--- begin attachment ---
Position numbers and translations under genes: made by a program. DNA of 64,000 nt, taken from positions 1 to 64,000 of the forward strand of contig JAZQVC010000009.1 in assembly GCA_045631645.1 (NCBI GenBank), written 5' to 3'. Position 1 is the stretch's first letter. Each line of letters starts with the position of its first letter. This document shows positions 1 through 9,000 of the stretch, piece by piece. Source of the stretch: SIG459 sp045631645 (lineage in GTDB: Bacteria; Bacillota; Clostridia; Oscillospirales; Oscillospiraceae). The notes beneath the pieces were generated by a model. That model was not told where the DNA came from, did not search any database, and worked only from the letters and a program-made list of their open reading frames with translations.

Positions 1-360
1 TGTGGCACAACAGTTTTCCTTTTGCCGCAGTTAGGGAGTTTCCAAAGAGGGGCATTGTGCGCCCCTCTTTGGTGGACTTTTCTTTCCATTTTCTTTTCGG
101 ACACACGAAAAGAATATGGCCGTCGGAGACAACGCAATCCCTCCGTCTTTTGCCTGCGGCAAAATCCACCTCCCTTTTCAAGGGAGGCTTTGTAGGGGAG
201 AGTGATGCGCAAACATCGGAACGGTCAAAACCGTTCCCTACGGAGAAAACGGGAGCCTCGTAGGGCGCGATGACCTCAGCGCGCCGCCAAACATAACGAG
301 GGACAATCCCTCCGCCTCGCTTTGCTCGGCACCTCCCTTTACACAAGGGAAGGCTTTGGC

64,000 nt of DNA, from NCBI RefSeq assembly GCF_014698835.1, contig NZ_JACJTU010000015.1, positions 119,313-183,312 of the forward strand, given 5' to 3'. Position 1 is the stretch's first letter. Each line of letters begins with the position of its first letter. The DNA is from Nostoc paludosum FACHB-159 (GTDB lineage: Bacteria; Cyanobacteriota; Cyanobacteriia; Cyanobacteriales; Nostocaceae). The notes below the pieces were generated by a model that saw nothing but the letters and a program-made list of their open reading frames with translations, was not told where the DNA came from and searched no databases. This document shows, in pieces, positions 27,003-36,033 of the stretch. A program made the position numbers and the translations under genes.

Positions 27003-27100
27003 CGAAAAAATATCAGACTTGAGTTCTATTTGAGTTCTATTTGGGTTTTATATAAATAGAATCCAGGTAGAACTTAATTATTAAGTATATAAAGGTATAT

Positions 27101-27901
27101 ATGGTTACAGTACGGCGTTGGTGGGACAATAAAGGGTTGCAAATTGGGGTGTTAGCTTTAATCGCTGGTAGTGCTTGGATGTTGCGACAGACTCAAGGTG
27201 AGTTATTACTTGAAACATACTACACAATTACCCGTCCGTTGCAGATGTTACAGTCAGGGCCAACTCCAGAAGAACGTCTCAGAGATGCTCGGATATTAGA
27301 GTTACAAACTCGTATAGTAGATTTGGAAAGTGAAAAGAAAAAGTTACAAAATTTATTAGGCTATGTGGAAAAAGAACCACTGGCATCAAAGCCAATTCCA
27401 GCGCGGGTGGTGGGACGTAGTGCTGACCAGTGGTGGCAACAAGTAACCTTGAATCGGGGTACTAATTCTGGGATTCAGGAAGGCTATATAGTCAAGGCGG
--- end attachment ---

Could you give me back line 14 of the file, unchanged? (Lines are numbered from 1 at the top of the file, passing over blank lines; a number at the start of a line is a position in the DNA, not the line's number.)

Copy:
27401 GCGCGGGTGGTGGGACGTAGTGCTGACCAGTGGTGGCAACAAGTAACCTTGAATCGGGGTACTAATTCTGGGATTCAGGAAGGCTATATAGTCAAGGCGG